There’s nothing better than a good old-fashioned ghost story, is there? Susan Hill’s The Woman in Black is a ghost story that has been scaring people for nearly thirty years, as both a book and as a West End spectacular that has seen many an A Level Drama student wet their pants with an equal measure of fear and excitement.

For its cinema outing, the sequence of events has been transformed although the central premise remains the same – Arthur Kipps (Daniel Radcliffe) is a tormented, young solicitor sent to the remote town of Crythin Gifford to sort through the house of a recently-deceased recluse, where he soon becomes haunted by the ghost of a vengeful old hag in black who has the knack of encouraging young children to top themselves. Hilarity ensues. Or not, as the case made be.


Set in the late 1800s, a period that lends itself perfectly to ghoulish chillers, Director James Watkins (a man who scared us all shitless when he penned The Decent: Part 2) takes full advantage of the age to create a visually-attractive film, filling the decrepit house with glimpses of Victoriana and truly terrifying mechanical toys. The film is paced beautifully, allowing the suspense to build gradually and creating a quality of stillness that mirrors the repression of the town and its children. And then, all of a sudden, it’s over – a rush ending.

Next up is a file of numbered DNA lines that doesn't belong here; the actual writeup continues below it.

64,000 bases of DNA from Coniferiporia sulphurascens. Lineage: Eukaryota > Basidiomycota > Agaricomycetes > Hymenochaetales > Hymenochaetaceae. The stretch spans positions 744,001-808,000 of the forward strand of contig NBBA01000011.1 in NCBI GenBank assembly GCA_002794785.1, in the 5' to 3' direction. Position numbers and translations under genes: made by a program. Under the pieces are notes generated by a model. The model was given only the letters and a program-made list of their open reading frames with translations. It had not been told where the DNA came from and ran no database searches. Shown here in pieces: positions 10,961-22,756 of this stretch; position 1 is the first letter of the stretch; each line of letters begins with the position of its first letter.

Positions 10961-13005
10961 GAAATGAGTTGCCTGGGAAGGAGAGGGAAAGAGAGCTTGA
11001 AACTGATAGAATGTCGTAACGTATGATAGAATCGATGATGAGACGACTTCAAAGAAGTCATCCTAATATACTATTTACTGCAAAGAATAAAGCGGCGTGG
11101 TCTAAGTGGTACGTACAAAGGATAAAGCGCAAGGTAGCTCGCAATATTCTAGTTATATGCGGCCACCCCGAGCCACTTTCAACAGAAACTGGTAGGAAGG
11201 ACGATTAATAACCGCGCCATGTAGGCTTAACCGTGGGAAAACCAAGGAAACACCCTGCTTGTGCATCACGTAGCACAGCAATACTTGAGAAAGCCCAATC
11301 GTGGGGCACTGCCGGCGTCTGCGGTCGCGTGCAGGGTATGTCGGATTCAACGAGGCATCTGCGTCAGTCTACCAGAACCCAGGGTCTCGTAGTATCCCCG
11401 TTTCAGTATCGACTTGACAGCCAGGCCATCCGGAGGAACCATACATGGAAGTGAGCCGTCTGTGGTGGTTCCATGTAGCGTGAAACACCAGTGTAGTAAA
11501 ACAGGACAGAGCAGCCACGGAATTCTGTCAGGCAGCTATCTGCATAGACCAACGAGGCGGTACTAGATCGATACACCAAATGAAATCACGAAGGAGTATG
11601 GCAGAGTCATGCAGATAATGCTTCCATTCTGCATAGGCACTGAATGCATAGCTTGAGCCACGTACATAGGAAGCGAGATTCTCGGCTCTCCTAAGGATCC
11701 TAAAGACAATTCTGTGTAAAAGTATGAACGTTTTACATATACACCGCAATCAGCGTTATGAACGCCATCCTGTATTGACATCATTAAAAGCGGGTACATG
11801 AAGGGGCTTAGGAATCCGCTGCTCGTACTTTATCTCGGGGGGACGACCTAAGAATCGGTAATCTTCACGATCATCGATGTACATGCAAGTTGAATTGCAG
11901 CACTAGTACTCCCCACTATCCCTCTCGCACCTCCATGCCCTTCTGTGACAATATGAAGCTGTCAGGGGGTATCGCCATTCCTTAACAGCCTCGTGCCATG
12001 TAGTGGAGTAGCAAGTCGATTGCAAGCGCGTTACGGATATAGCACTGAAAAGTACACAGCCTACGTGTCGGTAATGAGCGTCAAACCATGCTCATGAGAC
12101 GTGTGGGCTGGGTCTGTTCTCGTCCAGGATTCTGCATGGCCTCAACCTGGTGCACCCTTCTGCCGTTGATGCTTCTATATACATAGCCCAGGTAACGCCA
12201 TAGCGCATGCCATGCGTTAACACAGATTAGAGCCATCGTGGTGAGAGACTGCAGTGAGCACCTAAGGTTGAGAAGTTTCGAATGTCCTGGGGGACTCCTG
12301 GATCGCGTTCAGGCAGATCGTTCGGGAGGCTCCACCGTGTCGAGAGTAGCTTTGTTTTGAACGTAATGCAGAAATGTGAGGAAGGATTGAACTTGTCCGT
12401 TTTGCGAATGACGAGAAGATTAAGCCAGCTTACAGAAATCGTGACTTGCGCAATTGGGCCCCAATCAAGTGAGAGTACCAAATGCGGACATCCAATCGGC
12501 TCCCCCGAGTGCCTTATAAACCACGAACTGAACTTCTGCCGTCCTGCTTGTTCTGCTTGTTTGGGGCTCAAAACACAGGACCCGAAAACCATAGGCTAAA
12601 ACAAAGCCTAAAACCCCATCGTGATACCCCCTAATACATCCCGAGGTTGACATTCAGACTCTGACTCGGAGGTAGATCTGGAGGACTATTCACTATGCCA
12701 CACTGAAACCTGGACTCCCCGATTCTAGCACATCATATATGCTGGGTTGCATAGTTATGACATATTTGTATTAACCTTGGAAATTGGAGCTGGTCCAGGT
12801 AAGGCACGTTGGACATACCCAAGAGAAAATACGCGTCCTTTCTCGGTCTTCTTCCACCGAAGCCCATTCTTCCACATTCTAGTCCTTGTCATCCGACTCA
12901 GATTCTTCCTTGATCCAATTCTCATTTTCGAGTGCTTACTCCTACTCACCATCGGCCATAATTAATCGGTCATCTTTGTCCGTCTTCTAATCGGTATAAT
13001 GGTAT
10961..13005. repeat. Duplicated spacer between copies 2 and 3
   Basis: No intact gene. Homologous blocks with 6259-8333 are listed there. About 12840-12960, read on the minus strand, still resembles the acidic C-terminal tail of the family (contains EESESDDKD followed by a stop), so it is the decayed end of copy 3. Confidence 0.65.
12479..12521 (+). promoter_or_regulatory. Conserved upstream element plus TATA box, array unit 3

On top of this, cinema-goers need not worry about any pant-wetting scenarios here, because it is far too bloody predictable for any of that. Every single cliché is present, from eyes appearing at keyholes to faces appearing in the back of photographs, with a spot of black figures appearing from the shadows thrown in for good measure. You half expect a painting’s peepers to follow the cast around the room, or for a suit of armor to come to life. Furthermore, Radcliffe struggles to convince that he is tormented by his own lost love (something you’d think he’d be used to by now) and spends the whole film wearing a rather stupid, empty expression.

By Philippa Stubbs

Originally published in issue 35 (vol 3) of Loud And Quiet. February 2012.